10/11 – 15:45 to 18:00 – Practice 2 (also on Sky Sports Main Event)
11/11 – 12:45 to 14:15 – Practice 3
11/11 – 15:00 to 17:40 – Qualifying
12/11 – 14:30 to 19:15 – Race
=> 14:30 – Track Parade
=> 15:00 – Pit Lane Live
=> 15:30 – Race
=> 18:30 – Paddock Live

Supplementary Programming
08/11 – 20:30 to 21:00 – F1 Report: Preview
09/11 – 13:00 to 14:00 – Driver Press Conference
09/11 – 20:00 to 20:15 – Paddock Uncut
10/11 – 18:00 to 19:00 – Team Press Conference
10/11 – 19:00 to 19:30 – The F1 Show
16/11 – 20:30 to 21:00 – F1 Report: Review

BBC Radio F1
10/11 – 11:55 to 13:35 – Practice 1 (BBC Radio 5 Live Sports Extra)
10/11 – 15:55 to 17:35 – Practice 2 (BBC Radio 5 Live Sports Extra)
11/11 – 12:55 to 14:05 – Practice 3 (BBC Radio 5 Live Sports Extra)
11/11 – 15:55 to 17:05 – Qualifying (BBC Radio 5 Live Sports Extra)
12/11 – 15:30 to 18:00 – Race (BBC Radio 5 Live Sports Extra)

If anything changes, the schedule will be updated.

Scheduling: The 2017 Mexican Grand Prix

The 2017 Formula One season rolls into Mexico where it looks like, barring any reliability trouble, Lewis Hamilton will become a four-time Formula 1 champion.

The race is exclusively live on Sky Sports, the second time that Sky are likely to screen the championship winning race. The first occasion the 2015 US Grand Prix, where Hamilton secured his third championship with three races to spare.

It may be a weekend of championship deciders, with the Australian Grand Prix moving Marc Marquez closer to the MotoGP Riders’ Championship, which he is more than likely to secure in Malaysia.

NOTE: Clocks go back one hour on Sunday 29th October, with the change from British Summer Time to Greenwich Mean Time. The times listed are for BST on Saturday and before; GMT for Sunday and afterwards…

Channel 4 F1
28/10 – 22:00 to 23:40 – Qualifying Highlights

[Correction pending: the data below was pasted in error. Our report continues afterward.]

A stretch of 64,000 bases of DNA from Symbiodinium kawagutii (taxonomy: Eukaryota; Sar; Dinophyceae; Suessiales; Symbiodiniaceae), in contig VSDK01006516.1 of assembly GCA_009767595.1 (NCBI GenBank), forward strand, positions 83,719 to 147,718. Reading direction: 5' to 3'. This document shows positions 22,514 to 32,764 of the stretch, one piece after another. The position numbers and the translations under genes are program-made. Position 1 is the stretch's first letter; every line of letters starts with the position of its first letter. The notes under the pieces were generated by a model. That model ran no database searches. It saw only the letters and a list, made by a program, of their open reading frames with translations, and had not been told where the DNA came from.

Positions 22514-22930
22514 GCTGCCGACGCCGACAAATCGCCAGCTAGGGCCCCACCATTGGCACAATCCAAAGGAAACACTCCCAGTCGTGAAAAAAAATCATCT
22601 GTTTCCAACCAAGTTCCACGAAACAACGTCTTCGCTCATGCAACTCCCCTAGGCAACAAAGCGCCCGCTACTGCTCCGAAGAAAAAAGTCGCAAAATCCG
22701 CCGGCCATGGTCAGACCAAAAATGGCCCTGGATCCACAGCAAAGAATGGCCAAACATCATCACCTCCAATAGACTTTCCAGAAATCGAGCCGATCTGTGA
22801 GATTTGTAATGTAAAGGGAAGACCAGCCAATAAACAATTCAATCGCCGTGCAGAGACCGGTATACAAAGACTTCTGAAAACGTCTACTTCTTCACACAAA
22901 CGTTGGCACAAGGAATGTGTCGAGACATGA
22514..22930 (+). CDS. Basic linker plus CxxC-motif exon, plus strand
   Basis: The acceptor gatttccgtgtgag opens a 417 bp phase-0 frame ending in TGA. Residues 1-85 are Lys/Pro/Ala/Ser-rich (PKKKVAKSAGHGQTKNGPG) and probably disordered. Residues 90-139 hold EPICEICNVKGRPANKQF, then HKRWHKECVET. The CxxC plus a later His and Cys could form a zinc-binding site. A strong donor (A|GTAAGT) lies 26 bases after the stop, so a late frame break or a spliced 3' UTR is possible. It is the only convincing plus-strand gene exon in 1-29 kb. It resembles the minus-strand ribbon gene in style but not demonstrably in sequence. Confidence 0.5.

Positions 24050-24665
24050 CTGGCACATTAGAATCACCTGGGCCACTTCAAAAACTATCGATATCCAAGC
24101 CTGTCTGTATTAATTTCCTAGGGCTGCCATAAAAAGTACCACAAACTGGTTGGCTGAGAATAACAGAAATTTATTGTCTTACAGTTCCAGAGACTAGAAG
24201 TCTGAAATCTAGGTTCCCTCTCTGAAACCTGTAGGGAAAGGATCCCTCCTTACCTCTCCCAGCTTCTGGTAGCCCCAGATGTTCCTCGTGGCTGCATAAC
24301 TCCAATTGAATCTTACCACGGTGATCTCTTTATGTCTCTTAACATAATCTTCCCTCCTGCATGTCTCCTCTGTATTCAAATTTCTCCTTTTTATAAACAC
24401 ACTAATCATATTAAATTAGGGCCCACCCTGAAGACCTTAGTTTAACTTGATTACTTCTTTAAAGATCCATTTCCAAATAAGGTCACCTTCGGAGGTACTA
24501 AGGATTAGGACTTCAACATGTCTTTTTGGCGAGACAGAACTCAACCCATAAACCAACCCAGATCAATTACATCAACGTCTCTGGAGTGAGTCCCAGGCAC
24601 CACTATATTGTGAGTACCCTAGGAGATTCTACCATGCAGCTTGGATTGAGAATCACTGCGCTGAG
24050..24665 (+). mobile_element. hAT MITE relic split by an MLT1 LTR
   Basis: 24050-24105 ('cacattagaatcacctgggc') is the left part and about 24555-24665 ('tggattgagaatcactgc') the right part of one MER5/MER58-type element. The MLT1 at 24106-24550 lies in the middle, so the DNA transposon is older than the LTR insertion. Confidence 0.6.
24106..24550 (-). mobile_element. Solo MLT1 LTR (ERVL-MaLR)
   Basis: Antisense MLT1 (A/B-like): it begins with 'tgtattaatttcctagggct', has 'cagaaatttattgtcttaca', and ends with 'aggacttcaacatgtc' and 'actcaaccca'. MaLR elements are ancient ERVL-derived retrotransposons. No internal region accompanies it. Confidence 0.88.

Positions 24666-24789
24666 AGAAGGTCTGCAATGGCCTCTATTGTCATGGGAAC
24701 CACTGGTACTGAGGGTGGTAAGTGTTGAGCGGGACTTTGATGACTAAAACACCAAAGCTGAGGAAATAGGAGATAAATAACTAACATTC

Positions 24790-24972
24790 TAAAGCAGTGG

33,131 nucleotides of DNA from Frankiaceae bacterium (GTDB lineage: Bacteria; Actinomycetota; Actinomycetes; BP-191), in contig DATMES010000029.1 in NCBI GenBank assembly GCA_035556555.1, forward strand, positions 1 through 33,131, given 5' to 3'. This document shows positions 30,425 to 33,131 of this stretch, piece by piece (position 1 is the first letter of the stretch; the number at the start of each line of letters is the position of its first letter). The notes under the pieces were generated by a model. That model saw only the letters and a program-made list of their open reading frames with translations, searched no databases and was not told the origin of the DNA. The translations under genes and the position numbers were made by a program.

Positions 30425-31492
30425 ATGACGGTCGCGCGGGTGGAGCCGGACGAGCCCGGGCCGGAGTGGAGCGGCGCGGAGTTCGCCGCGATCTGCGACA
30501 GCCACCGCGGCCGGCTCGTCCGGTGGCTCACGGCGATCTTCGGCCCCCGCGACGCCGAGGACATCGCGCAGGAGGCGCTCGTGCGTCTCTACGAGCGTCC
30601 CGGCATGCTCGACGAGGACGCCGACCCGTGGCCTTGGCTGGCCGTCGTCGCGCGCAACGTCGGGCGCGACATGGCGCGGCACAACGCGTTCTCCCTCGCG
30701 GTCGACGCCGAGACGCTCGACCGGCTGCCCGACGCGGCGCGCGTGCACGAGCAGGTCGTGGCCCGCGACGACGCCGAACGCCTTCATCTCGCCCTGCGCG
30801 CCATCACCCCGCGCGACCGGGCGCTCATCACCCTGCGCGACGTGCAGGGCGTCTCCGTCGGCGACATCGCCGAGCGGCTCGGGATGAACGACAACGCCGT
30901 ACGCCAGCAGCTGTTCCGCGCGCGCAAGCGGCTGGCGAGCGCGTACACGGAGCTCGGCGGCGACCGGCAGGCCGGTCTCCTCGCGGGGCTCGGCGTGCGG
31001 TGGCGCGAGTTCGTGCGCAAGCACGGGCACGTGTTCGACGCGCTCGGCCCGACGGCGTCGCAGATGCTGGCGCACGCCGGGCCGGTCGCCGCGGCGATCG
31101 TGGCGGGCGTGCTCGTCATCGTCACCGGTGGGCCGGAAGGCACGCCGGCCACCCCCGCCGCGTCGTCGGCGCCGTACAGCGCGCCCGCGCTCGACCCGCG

29/10 – 22:30 to 00:45 – Race Highlights

Sky Sports F1
Sessions
27/10 – 15:45 to 18:00 – Practice 1 (also Sky Sports Main Event)
27/10 – 19:45 to 22:00 – Practice 2
28/10 – 15:45 to 17:15 – Practice 3
28/10 – 18:00 to 20:40 – Qualifying (also Sky Sports Main Event from 19:00)
29/10 – 17:30 to 22:15 – Race
=> 17:30 – Track Parade
=> 18:00 – Pit Lane Live
=> 18:30 – Race (also Sky Sports Main Event)
=> 21:30 – Paddock Live

Supplementary Programming
26/10 – 17:00 to 18:00 – Driver Press Conference
26/10 – 20:15 to 20:30 – Paddock Uncut
27/10 – 22:00 to 22:50 – Team Press Conference
27/10 – 22:50 to 23:20 – The F1 Show
01/11 – 20:30 to 21:00 – F1 Report: Review

BBC Radio F1
26/10 – 21:00 to 22:00 – Preview (BBC Radio 5 Live)
27/10 – 15:55 to 17:35 – Practice 1 (BBC Radio 5 Live Sports Extra)
27/10 – 19:55 to 21:35 – Practice 2 (BBC Radio 5 Live Sports Extra)
28/10 – 15:55 to 17:05 – Practice 3 (BBC Radio 5 Live Sports Extra)
28/10 – 18:55 to 20:05 – Qualifying (BBC Radio 5 Live Sports Extra)
29/10 – 18:30 to 21:00 – Race (BBC Radio 5 Live)

MotoGP – Malaysia (BT Sport 2)
27/10 – 02:00 to 09:00
=> 02:00 – Practice 1
=> 04:45 – Reaction and Build-Up
=> 06:00 – Practice 2
28/10 – 02:00 to 09:15
=> 02:00 – Practice 3
=> 05:00 – Qualifying
29/10 – 02:30 (BST) to 02:45 (GMT) – Warm Up
29/10 – 03:30 to 08:15
=> 03:30 – Moto3 race
=> 05:15 – Moto2 race
=> 06:45 – MotoGP race

MotoGP – Malaysia (Channel 5)
30/10 – 20:00 to 21:00 – Highlights

Euroformula – Barcelona (BT Sport/ESPN)
28/10 – 13:45 to 14:45 – Race 1
29/10 – 12:00 to 13:00 – Race 2

Formula Renault Eurocup – Barcelona
28/10 – 11:15 to 12:15 – Race 1 (BT Sport 3)
29/10 – 09:15 to 10:30 – Race 2 (BT Sport 2)
29/10 – 14:30 to 16:00 – Race 3 (BT Sport/ESPN)

International GT Open – Barcelona (BT Sport/ESPN)
28/10 – 14:45 to 16:30 – Race 1
29/10 – 13:00 to 14:30 – Race 2

Porsche Supercup – Mexico
28/10 – Race 1
=> 21:05 to 22:00 (Sky Sports F1)
=> 22:45 to 23:15 (Eurosport)
29/10 – Race 2
=> 16:25 to 17:20 (Sky Sports F1)
=> 16:30 to 17:15 (Eurosport 2)

Speedway Grand Prix – Australia (BT Sport 1)
28/10 – 08:45 to 12:15 – Races

World Rally Championship – Wales Rally GB
27/10 – Day 1 Highlights
=> 22:35 to 23:05 (Motorsport.tv)
=> 00:00 to 00:30 (BT Sport 1)
28/10 – 12:00 to 13:00 – Live: Gartheiniog II (BT Sport 2)
28/10 – Day 2 Highlights
=> 22:35 to 23:05 (Motorsport.tv)
=> 23:00 to 23:30 (BT Sport 1)
29/10 – 09:00 to 10:00 – Live: Brenig I (BT Sport 3)
29/10 – Live: Power Stage
=> 12:00 to 13:30 (Channel 5)
=> 12:00 to 13:30 (BT Sport 3)
29/10 – Day 3 Highlights
=> 22:15 to 22:45 (BT Sport 3)
=> 22:35 to 23:05 (Motorsport.tv)
31/10 – 19:00 to 20:00 – Highlights (Channel 5)

World Touring Car Championship – Japan (Eurosport 2)
29/10 – 03:45 to 07:15
=> 03:45 – Qualifying
=> 04:30 – MAC3 race
=> 05:00 – Race 1
=> 06:15 – Race 2

As always, the schedule will be updated if anything changes.

Update on October 27th – Due to a tropical storm heading its way, the WTCC action will now all take place on Sunday, with Eurosport 2 on air for three and a half hours.